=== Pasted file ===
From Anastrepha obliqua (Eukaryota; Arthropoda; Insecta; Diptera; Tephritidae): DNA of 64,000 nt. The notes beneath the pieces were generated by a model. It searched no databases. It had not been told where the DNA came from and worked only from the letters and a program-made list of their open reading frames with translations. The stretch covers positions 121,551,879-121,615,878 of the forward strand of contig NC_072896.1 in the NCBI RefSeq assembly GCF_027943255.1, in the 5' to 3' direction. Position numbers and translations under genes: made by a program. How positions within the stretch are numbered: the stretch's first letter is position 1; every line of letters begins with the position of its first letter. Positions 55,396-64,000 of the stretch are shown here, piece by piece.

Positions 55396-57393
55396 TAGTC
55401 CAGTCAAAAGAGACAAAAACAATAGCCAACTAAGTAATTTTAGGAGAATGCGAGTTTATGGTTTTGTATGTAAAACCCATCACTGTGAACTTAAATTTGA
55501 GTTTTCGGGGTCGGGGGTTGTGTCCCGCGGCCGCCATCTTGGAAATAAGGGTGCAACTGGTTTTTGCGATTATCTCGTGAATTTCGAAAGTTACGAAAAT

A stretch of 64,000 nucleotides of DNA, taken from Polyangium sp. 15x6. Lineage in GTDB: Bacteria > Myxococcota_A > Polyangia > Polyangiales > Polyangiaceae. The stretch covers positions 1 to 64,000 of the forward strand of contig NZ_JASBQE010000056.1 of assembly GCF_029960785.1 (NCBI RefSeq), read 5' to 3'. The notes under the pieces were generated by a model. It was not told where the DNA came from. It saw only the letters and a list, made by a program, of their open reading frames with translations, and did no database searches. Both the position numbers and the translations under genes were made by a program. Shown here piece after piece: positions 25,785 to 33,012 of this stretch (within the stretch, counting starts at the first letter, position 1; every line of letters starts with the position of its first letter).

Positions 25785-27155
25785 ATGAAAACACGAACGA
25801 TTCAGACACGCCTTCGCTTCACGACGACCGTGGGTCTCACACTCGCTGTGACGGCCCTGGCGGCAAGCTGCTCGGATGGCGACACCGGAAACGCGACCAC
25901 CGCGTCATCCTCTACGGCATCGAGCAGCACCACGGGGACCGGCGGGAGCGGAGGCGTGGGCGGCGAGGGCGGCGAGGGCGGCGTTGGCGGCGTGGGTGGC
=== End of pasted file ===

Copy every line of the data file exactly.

From Anastrepha obliqua (Eukaryota; Arthropoda; Insecta; Diptera; Tephritidae): DNA of 64,000 nt. The notes beneath the pieces were generated by a model. It searched no databases. It had not been told where the DNA came from and worked only from the letters and a program-made list of their open reading frames with translations. The stretch covers positions 121,551,879-121,615,878 of the forward strand of contig NC_072896.1 in the NCBI RefSeq assembly GCF_027943255.1, in the 5' to 3' direction. Position numbers and translations under genes: made by a program. How positions within the stretch are numbered: the stretch's first letter is position 1; every line of letters begins with the position of its first letter. Positions 55,396-64,000 of the stretch are shown here, piece by piece.

Positions 55396-57393
55396 TAGTC
55401 CAGTCAAAAGAGACAAAAACAATAGCCAACTAAGTAATTTTAGGAGAATGCGAGTTTATGGTTTTGTATGTAAAACCCATCACTGTGAACTTAAATTTGA
55501 GTTTTCGGGGTCGGGGGTTGTGTCCCGCGGCCGCCATCTTGGAAATAAGGGTGCAACTGGTTTTTGCGATTATCTCGTGAATTTCGAAAGTTACGAAAAT

A stretch of 64,000 nucleotides of DNA, taken from Polyangium sp. 15x6. Lineage in GTDB: Bacteria > Myxococcota_A > Polyangia > Polyangiales > Polyangiaceae. The stretch covers positions 1 to 64,000 of the forward strand of contig NZ_JASBQE010000056.1 of assembly GCF_029960785.1 (NCBI RefSeq), read 5' to 3'. The notes under the pieces were generated by a model. It was not told where the DNA came from. It saw only the letters and a list, made by a program, of their open reading frames with translations, and did no database searches. Both the position numbers and the translations under genes were made by a program. Shown here piece after piece: positions 25,785 to 33,012 of this stretch (within the stretch, counting starts at the first letter, position 1; every line of letters starts with the position of its first letter).

Positions 25785-27155
25785 ATGAAAACACGAACGA
25801 TTCAGACACGCCTTCGCTTCACGACGACCGTGGGTCTCACACTCGCTGTGACGGCCCTGGCGGCAAGCTGCTCGGATGGCGACACCGGAAACGCGACCAC
25901 CGCGTCATCCTCTACGGCATCGAGCAGCACCACGGGGACCGGCGGGAGCGGAGGCGTGGGCGGCGAGGGCGGCGAGGGCGGCGTTGGCGGCGTGGGTGGC